Pennsylvania may not be one of the top destinations on most people’s radar, but don’t rule out this scenic state just yet. There are gorgeous, relaxing rural areas that are ideal for anyone looking to escape a hot city summer, or just get a break from the daily grind. If you have not explored the options in Pennsylvania yet, start now by reading this post! We’ll introduce the top three destinations in Pennsylvania and review various activities, places to stay, and places to eat.

Presque Isle in Erie is 1st on our list of enchanting Pennsylvania getaways

What to Do: Plan to spend several days in the expansive Presque Isle State Park. There are over 10 gorgeous beaches in this park with pristine, smooth, yellow sands and gorgeous views of Lake Erie. After going for a dip in the refreshing, cool water, dry off on a bike ride through the wooded trails. There are also plenty of harbor areas and ponds throughout the park that are great for kayaking, paddleboarding, and peddle-boating.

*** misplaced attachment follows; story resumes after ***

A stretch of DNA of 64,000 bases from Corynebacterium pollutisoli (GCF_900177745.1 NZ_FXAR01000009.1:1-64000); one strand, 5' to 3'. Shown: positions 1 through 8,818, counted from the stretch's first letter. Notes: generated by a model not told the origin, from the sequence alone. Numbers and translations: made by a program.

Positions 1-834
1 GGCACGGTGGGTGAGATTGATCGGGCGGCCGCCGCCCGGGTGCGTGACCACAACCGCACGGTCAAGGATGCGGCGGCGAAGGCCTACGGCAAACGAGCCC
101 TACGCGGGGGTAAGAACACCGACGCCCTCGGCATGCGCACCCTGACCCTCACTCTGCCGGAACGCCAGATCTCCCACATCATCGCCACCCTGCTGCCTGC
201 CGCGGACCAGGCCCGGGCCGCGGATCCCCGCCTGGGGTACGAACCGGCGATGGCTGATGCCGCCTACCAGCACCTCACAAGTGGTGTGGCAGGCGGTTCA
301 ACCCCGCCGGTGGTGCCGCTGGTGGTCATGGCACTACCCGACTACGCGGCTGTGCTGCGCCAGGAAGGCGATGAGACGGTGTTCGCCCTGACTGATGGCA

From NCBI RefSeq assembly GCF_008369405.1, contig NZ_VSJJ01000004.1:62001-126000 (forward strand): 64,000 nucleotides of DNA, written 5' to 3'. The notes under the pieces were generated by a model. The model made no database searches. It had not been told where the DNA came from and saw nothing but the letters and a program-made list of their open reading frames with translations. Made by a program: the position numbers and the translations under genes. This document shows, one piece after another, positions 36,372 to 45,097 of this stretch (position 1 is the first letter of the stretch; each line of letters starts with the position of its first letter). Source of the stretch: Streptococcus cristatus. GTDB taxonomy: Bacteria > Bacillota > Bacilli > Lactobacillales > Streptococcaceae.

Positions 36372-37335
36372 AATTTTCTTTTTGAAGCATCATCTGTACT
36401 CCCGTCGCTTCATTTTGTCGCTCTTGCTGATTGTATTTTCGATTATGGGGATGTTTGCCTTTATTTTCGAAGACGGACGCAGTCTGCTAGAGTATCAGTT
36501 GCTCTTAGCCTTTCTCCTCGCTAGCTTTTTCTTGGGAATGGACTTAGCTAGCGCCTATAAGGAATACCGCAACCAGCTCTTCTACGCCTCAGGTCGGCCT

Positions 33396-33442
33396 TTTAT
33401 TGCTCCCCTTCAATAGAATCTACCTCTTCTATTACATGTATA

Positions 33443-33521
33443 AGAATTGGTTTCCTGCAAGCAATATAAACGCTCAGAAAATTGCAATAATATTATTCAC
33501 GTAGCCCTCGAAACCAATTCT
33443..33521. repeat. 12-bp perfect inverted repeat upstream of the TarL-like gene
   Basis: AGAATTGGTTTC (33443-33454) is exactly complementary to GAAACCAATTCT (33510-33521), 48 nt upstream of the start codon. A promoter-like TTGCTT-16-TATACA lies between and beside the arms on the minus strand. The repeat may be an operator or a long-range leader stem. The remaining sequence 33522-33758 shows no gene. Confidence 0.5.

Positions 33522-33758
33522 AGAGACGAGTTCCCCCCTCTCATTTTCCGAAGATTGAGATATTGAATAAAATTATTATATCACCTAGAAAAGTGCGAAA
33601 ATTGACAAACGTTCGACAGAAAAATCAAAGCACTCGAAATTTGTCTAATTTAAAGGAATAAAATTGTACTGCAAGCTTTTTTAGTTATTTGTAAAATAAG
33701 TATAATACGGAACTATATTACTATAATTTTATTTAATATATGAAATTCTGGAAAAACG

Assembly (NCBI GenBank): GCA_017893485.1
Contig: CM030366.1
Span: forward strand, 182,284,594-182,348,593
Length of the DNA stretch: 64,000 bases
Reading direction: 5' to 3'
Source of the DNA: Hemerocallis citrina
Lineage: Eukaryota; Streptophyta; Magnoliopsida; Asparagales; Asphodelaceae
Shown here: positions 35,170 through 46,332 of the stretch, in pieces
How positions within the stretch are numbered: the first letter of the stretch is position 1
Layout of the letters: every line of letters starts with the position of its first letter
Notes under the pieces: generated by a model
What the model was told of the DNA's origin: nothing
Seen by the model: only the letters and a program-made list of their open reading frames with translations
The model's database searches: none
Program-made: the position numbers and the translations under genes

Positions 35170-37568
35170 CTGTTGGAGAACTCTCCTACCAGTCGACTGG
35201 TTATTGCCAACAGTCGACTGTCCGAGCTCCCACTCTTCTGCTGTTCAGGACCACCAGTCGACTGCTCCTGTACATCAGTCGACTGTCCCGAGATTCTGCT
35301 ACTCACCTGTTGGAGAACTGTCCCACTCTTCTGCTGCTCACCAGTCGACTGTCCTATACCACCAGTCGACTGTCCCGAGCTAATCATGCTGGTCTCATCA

Where to Stay:A historic bed and breakfast is the way to go when you’re vacationing in Presque Isle. Stay in a Victorian home at the Spencer House Bed and Breakfast or at the Victorian Inn Bed and Breakfast, where you’ll be served complimentary tea and biscuits.

What to Eat: Just outside Presque Isle State Park, you will find a smattering of adorable, cozy eateries including Smuggler’s Wharf for a mean plate of coconut shrimp, Bayfront Grille for upscale seafood dining, and La Bella for New American Fare. And if you feel like saving some money, pack a picnic lunch and enjoy your meal by the water! When you have a hankering for something sugary, pick up a donut at Jack Frost Donut Shop or a cone at Connie’s Ice Cream.